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Charleston Estate Planning & Asset Protection Blog

Friday, March 29, 2019

Protecting Your Pet with a Trust

For many of us, pets are a beloved part of the family.  Nearly 40 percent of all American households own a dog, and 30 percent of families have at least one cat.  With so many pet lovers nationwide, it is no surprise that more and more states have started to develop laws to aid pet owners in protecting their pets after their death.  Pets have traditionally been viewed as property, so simply leaving funds to a pet in your will is not effective. Today, every state has some form of law in place allowing for the creation of a pet trust.  Our Charleston, South Carolina pet trust lawyers discuss how you can protect your pet in the event of your death below.

South Carolina’s Pet Trust Law

Traditional estate planning laws left pets largely unprotected.  Though your pet is a family member to you, the law considers pets personal property.  Accordingly, if you attempt to gift funds to a pet in your will, your pet will not receive these funds.  Further, if you instead leave funds for a caretaker of the pet, there will be several drawbacks. First, your estate will need to go through probate before the caretaker ever receives the funds, leaving your pet unprotected in the meantime.  Even further, your named caretaker is under no legal obligation to keep your pet or use the funds for his or her actual care.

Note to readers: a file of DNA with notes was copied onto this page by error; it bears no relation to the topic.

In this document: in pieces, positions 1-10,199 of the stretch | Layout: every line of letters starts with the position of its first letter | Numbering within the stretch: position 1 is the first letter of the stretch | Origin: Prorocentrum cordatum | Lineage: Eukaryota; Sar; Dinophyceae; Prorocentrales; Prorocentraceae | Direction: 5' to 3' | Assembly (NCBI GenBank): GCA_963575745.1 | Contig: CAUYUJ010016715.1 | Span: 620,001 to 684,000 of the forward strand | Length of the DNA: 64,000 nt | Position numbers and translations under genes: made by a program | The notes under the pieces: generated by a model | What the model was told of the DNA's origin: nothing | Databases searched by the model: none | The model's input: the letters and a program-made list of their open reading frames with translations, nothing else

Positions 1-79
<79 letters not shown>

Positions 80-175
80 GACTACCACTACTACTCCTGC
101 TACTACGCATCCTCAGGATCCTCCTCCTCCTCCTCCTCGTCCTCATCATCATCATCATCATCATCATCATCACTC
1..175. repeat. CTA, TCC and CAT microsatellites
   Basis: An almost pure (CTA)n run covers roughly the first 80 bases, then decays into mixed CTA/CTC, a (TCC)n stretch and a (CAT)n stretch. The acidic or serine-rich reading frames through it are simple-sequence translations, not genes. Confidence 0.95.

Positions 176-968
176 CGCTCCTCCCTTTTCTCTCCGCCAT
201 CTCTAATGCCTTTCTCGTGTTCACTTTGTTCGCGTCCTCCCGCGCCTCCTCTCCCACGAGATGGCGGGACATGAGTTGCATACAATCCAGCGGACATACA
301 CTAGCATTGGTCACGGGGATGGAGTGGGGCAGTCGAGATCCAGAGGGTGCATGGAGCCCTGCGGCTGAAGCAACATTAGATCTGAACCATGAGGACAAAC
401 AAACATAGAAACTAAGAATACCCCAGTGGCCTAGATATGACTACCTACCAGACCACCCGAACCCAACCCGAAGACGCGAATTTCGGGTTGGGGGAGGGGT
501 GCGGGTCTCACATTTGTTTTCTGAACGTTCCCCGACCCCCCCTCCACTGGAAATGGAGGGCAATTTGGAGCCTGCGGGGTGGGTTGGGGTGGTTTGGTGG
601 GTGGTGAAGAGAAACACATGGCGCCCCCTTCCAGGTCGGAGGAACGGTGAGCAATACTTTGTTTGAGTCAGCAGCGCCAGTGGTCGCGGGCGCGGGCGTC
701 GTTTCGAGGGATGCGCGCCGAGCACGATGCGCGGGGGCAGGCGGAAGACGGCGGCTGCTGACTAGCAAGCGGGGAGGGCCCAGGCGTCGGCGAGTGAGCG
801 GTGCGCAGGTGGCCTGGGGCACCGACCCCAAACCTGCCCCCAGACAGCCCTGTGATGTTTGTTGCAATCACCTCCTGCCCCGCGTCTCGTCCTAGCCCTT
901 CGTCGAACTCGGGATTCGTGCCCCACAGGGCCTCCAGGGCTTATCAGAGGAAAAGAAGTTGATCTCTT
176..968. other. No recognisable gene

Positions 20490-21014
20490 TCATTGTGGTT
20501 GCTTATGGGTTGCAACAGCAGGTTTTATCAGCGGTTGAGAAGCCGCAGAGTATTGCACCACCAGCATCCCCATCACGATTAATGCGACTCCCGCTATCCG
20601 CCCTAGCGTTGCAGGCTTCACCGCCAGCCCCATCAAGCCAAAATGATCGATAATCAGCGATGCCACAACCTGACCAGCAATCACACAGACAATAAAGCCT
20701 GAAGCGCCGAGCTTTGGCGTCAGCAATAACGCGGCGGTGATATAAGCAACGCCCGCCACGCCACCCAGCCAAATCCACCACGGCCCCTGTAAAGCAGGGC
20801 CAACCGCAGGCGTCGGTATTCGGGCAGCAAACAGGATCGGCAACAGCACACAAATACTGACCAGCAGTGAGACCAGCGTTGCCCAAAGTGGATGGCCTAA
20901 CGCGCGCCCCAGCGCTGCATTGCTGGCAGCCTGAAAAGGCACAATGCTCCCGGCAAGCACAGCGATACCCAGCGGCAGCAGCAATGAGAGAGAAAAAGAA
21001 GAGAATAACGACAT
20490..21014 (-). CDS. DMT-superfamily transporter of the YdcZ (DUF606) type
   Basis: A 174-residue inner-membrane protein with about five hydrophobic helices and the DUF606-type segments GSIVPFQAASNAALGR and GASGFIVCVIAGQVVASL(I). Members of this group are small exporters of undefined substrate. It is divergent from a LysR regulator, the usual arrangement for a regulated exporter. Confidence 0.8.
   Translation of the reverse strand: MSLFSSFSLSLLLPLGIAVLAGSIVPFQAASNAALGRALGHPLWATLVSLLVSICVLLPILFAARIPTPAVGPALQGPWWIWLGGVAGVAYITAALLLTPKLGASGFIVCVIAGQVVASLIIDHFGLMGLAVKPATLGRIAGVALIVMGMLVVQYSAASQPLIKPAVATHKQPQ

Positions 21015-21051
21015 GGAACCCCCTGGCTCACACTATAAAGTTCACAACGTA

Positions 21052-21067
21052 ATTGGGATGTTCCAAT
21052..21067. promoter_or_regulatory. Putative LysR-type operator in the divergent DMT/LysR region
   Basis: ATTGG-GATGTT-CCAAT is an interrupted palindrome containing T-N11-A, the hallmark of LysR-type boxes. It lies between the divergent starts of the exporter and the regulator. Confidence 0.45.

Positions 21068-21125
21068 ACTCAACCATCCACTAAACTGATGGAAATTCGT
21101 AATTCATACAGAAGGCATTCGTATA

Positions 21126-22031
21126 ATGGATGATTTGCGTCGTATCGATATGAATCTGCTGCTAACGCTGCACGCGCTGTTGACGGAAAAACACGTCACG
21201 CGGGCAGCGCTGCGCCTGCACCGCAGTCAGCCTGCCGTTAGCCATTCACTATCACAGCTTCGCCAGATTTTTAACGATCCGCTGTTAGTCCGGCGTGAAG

Recognizing these shortcomings, the South Carolina legislature passed a pet trust law in 2006.  Per the law, pet trusts can be created much like any other trust. Your attorney will help you to create a trust that holds funds to be used exclusively for the care of your pet during the pet’s lifetime. In your trust, you will need to name a trusted caretaker.  Your pet’s caretaker should be someone who likes animals and preferably knows your pet already. It should be a responsible person who you know will continue to care for the pet for its lifetime. You should also name a secondary caretaker should the need arise.

You will want to place enough funds in the trust to provide for the needs of the pet.  Start by calculating the pet’s average lifespan. Then look to normal pet expenses, including costs for items like food, veterinary care, grooming, medications, supplies, and the like.  Should excess funds exist upon your pet’s death, you can put a clause in the trust that states where these funds should go, which could include the caretaker or a charity. Contact an estate planning attorney to get started protecting your beloved pet today.

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Wiles Law Firm, LLC helps clients with their estate planning needs in Charleston, South Carolina and the surrounding areas such as West Ashley, Summerville, North Charleston, Mount Pleasant, and John's Island.

Information on this website is not legal advice. Further, viewing of the enclosed information does not create an attorney-client relationship with Wiles Law Firm, LLC. Matters will be handled by attorneys who primarily practice out of our office in Charleston County located at 852 Lowcountry Blvd., Ste. 101, Mt. Pleasant, SC 29464. M. Emerson Wiles, III is the attorney responsible for this advertisement.

Any result Wiles Law Firm, LLC may achieve on behalf of one client in one particular matter does not necessarily indicate similar results can be obtained for other clients. Please contact a South Carolina estate planning attorney or one of our attorneys with Wiles Law Firm, LLC for a consultation regarding your unique estate plan.

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